By Edward Nawotka
The brands Marvel and DC are synonymous with comics. But how many people would necessarily associate Knopf, Viking, and Perennial books? (Of all the trade book publishing brands, perhaps Penguin has the strongest association — with paperbacks).
Why is this so? Is it because comic books are among the few genres that readers are able to seek out and purchase on their own at a young impressionable age (as opposed to, say, The Letters of Saul Bellow?). Is it because of their bright eye catching graphics? The fact that the stories and characters are themselves mythic and larger-than-life?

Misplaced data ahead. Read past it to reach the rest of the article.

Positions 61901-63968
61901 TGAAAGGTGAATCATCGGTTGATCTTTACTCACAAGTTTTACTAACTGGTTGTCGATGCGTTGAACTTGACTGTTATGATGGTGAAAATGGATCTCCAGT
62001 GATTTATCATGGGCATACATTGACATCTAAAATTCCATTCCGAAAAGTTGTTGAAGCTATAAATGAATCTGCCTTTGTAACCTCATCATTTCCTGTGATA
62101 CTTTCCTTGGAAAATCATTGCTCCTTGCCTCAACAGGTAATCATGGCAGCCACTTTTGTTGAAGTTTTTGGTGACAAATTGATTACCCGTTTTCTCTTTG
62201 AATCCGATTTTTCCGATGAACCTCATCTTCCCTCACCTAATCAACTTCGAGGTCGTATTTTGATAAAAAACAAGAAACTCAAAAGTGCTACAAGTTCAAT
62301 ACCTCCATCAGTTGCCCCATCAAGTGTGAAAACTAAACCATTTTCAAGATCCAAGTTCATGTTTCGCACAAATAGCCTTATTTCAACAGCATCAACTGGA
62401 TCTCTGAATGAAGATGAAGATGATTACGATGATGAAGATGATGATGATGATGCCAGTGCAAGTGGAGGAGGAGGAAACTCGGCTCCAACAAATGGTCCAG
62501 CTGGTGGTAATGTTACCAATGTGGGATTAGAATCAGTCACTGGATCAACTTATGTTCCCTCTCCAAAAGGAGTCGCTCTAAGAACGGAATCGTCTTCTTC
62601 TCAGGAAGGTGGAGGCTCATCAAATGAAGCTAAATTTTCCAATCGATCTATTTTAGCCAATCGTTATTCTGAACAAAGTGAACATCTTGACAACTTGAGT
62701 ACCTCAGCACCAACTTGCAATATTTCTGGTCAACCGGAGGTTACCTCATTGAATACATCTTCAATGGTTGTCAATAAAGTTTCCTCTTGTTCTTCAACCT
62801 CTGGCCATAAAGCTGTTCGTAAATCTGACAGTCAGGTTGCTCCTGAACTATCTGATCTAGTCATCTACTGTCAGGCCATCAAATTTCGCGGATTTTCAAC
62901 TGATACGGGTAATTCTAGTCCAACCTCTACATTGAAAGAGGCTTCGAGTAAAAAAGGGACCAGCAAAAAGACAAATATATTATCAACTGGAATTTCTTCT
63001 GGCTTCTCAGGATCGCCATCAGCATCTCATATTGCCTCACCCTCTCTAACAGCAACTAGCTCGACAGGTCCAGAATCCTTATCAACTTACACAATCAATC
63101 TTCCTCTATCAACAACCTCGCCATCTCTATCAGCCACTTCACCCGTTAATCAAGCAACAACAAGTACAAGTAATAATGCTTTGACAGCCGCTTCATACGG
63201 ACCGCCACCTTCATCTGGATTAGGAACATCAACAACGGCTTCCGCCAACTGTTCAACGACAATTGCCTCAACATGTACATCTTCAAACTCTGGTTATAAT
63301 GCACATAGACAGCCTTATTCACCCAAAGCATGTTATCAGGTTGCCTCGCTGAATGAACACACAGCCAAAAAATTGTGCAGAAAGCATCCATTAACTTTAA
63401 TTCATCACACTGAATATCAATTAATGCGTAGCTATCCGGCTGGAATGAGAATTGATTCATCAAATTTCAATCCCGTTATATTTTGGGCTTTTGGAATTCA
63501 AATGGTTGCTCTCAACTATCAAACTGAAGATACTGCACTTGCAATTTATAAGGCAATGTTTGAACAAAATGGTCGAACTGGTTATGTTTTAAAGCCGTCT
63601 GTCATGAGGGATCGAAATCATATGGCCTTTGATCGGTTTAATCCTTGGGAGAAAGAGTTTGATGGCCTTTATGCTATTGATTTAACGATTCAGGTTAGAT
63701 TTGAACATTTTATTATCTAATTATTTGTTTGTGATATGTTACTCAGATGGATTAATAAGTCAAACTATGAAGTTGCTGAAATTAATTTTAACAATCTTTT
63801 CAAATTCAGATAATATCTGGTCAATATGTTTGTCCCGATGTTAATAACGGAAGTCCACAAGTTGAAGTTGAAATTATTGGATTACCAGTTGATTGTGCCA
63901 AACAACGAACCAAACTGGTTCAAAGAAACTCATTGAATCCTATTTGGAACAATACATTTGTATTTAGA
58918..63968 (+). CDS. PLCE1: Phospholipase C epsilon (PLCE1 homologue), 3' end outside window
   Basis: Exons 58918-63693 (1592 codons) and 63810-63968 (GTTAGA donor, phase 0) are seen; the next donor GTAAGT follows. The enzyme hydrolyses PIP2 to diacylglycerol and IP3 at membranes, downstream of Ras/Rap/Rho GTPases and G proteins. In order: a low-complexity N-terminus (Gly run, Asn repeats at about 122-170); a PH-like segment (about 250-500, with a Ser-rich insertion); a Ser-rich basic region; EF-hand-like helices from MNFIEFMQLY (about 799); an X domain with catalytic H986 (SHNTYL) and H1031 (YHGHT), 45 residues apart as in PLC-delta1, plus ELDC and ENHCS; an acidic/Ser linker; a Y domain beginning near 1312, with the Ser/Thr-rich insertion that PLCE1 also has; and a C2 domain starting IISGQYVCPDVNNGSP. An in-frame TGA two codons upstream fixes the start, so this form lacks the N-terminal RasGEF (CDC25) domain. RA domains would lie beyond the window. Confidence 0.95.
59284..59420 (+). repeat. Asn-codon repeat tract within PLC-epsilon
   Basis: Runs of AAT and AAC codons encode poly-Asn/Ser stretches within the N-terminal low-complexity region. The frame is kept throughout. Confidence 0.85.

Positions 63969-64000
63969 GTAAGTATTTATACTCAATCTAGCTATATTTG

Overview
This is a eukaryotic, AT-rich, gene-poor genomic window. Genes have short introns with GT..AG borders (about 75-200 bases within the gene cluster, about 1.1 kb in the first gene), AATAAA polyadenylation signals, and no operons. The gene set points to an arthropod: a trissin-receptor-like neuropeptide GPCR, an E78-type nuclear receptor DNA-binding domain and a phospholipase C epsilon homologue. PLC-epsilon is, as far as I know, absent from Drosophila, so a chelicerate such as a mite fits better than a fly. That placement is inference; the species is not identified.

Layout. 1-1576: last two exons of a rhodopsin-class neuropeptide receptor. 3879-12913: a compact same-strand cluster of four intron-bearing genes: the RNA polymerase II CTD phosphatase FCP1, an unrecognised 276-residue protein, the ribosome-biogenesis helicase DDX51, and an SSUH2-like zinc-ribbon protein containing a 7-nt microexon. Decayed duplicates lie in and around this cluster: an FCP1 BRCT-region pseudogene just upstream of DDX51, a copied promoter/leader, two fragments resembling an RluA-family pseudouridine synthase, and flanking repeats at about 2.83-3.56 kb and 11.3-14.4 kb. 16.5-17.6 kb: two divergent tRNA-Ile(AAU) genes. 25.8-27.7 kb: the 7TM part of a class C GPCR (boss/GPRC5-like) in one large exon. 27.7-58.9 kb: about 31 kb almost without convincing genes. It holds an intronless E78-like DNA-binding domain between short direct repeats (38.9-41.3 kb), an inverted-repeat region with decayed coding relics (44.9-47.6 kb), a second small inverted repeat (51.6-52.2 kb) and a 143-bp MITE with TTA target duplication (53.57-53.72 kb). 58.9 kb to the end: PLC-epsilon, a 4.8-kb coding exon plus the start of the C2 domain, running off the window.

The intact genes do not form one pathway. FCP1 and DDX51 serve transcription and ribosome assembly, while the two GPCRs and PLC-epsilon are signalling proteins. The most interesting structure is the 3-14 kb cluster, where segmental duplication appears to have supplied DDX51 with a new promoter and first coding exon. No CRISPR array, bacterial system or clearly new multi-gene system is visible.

Or is it something more prosaic, such as the fact that as the credits role before the opening of the latest iteration of the X-Men or Spiderman film franchises, a giant-sized animated Marvel graphic swirls up on the screen, searing the brand into people’s corneas.
Even lesser known publishers have a certain marketability — who will soon forget the name “Humanoids,” as discussed in today’s lead story — that trade publishers lack.
Are there lessons that trade book publishers can learn from comic book publishers about branding?
Let us know what you think in the comments.